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    Spawning periodicities of white seabass (Atractoscion nobilis) were evaluated by observing spawning behavior, by collecting eggs, and monitoring recognizable sounds produced during the release of gametes. A total of 297 spawning events were documented from 15 male and 47 female white seabass contained within the seminatural confines of a 526-m3 net pen located in Catalina Harbor, Santa Catalina Island, California. Consistent spawning occurred from March through July 2001−03, and peaked in May at a photoperiod of 14 hours. Most spawning occurred within the 2-hour period following sunset or from 19:00−20:00 hours Pacific Standard Time. White seabass spawned at every phase of the lunar cycle; but an increase in successive spawning events followed the new moon. Most spawning occurred in water temperatures from 15 to 18°C, and there was no apparent correlation with tidal cycles. Seasonal and diel spawning periods were directly correlated with increases in the rate, intensity, and variety of white seabass sounds; this correlation may indicate that sounds function to enhance reproductive success. These findings can be extended to further develop seasonal fishery regulations and to better comprehend the role of sound in the reproduction of sound-producing fishes

    Biomass estimates of Pacific herring, Clupea harengus pallasi, in California from the 1987-88 spawning-ground surveys

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    The 1987-88 spawning biomass estimate of Pacific herring, Clupea harengus pallasi, in San Francisco Bay is nearly 69,000 tons. This is the fourth consecutive year that the San Francisco Bay population has increased, after reaching a low point of 40,000 tons in 1984. In Tomales Bay the 1987-88 herring spawning biomass was estimated at 2,061 tons. During the past five seasons, the Tomales Bay spawning biomass has been low in even years and high in odd years, indicating that spawning herring are not returning to Tomales Bay consistently. In San Francisco Bay, over 42,000 tons of herring spawned in January. Similarly, 90% of Tomales Bay herring spawned in January. No spawns were found during March in either bay. For the first time, in San Francisco Bay, no herring spawned in the Belvedere, Tiburon, or Angel Island areas. In addition, herring spawning was found in the Oakland-Alameda area for the first time and over 95% of all spawning occurred in the southern part of San Francisco Bay. During the past six seasons in San Francisco Bay, over 70% of all spawning escapement has been in the southern part of the bay. For the nine seasons prior to that, 94% of all spawning escapement was in the northern part of the bay. (31pp.

    Diurnal periodicity of activity in the spawning perch P. fluviatilis L. [Translation from: Kalamies 1972(7) 3, 1972]

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    Diurnal periodicity of spawning in the perch so far are rather meagre and found to be partly contrary to experiences of perch anglers. Therefore a study was made on the spawning during a 5-day period in the spring of 1971 in the Kuusamo area. Observations were made during the main spawning season, between 4- 9 June 1971. The perch were often measured, weighed and then released back into the water. The differences between spawning and non-spawning perch were studied as well as the time of roe discharge in a 24 hour period. Activity and environmental factors such as light intensity were also taken into consideration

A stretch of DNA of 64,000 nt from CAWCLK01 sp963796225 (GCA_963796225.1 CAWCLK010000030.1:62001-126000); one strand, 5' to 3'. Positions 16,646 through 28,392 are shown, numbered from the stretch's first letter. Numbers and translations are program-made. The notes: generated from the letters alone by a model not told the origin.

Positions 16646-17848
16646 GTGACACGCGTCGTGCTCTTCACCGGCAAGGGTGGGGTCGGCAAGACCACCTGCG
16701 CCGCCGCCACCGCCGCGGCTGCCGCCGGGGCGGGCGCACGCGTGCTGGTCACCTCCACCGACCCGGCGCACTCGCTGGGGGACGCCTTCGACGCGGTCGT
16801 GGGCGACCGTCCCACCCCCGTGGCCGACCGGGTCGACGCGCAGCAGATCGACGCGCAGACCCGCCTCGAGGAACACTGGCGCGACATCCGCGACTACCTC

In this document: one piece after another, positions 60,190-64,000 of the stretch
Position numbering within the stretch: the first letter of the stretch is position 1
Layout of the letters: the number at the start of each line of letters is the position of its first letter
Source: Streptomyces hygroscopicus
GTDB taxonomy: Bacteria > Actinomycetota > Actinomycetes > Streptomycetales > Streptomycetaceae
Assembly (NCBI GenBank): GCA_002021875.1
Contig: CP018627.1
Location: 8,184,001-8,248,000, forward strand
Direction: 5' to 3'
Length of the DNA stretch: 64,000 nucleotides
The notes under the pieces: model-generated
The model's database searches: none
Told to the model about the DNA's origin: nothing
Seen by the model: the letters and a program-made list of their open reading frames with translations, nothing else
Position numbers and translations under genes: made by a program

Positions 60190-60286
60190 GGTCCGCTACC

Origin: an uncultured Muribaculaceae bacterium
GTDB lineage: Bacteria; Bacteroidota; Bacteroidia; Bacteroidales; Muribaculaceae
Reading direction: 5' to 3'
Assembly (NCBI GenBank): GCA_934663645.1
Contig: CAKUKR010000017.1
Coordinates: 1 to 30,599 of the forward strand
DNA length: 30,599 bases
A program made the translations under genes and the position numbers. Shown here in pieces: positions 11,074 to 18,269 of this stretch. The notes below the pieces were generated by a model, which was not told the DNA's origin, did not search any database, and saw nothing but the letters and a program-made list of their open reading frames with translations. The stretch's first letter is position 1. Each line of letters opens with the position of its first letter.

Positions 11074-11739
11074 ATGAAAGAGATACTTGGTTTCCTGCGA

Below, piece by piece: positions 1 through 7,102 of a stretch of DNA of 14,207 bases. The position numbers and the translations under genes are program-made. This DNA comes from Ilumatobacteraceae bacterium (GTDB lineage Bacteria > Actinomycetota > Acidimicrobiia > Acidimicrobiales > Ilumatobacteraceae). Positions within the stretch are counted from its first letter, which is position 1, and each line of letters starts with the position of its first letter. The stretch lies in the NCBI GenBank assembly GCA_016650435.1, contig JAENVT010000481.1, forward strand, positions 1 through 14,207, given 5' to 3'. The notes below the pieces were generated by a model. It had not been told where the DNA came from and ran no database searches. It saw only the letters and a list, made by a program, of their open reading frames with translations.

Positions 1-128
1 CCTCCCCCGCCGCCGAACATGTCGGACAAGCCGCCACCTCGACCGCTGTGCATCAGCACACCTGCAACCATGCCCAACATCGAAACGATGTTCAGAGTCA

Biomass estimates of Pacific herring, Clupea pallasi, in California from the 1990-91 spawning-ground surveys

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    The spawning biomass of Pacific herring, Clupea pallasi, estimated from spawning-ground surveys in San Francisco Bay declined to 45,850 tons this season, following a peak of 71,000 tons in the 1989-90 season. This is the first major decline since the 1983-84 El Nino. In Tomales Bay the 1990-91 spawning biomass more than doubled to 779 tons. The spawning biomass has increased the past two seasons, while the fishery has been closed. There was no biomass estimate for Bodega Bay, but an additional 95 tons of herring were caught in Bodega Bay this season. The total herring biomass for the Tomales- Bodega area is a minimum of 874 tons. Humboldt Bay was surveyed by the Department for the first time this season, and spawning biomass was estimated to be 400 tons. January was the month of peak spawning activity in all spawning areas surveyed. In San Francisco Bay, 62% of all spawning occurred alonq the San Francisco waterfront; for the first time there was no significant spawninq in the northern part of the bay. Nearly 70% of the spawning activity in San Francisco Bay occurred on January 3-6, 1991. A total of 3.5 million m2 of eelgrass, Zostera marina, was measured in Tomales Bay this season. The change in eelgrass density this season varied from bed to bed, however the overall density of eelgrass in Tomales Bay declined. (44pp.